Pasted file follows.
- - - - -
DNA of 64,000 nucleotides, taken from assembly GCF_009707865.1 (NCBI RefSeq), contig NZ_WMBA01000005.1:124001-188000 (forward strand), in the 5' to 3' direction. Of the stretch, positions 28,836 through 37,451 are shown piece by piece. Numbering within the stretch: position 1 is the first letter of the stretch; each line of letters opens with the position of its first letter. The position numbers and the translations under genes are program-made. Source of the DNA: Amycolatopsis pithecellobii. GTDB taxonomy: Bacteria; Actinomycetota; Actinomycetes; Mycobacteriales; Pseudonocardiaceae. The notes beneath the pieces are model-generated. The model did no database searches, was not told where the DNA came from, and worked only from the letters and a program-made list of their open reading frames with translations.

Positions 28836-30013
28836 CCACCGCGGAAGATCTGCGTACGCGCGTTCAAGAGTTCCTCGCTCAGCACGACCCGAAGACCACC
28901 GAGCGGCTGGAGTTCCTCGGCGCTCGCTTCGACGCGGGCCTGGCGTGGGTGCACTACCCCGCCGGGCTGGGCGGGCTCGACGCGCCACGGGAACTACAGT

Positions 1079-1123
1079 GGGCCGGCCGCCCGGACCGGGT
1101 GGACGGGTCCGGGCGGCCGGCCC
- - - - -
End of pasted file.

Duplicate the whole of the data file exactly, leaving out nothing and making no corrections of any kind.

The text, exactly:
DNA of 64,000 nucleotides, taken from assembly GCF_009707865.1 (NCBI RefSeq), contig NZ_WMBA01000005.1:124001-188000 (forward strand), in the 5' to 3' direction. Of the stretch, positions 28,836 through 37,451 are shown piece by piece. Numbering within the stretch: position 1 is the first letter of the stretch; each line of letters opens with the position of its first letter. The position numbers and the translations under genes are program-made. Source of the DNA: Amycolatopsis pithecellobii. GTDB taxonomy: Bacteria; Actinomycetota; Actinomycetes; Mycobacteriales; Pseudonocardiaceae. The notes beneath the pieces are model-generated. The model did no database searches, was not told where the DNA came from, and worked only from the letters and a program-made list of their open reading frames with translations.

Positions 28836-30013
28836 CCACCGCGGAAGATCTGCGTACGCGCGTTCAAGAGTTCCTCGCTCAGCACGACCCGAAGACCACC
28901 GAGCGGCTGGAGTTCCTCGGCGCTCGCTTCGACGCGGGCCTGGCGTGGGTGCACTACCCCGCCGGGCTGGGCGGGCTCGACGCGCCACGGGAACTACAGT

Positions 1079-1123
1079 GGGCCGGCCGCCCGGACCGGGT
1101 GGACGGGTCCGGGCGGCCGGCCC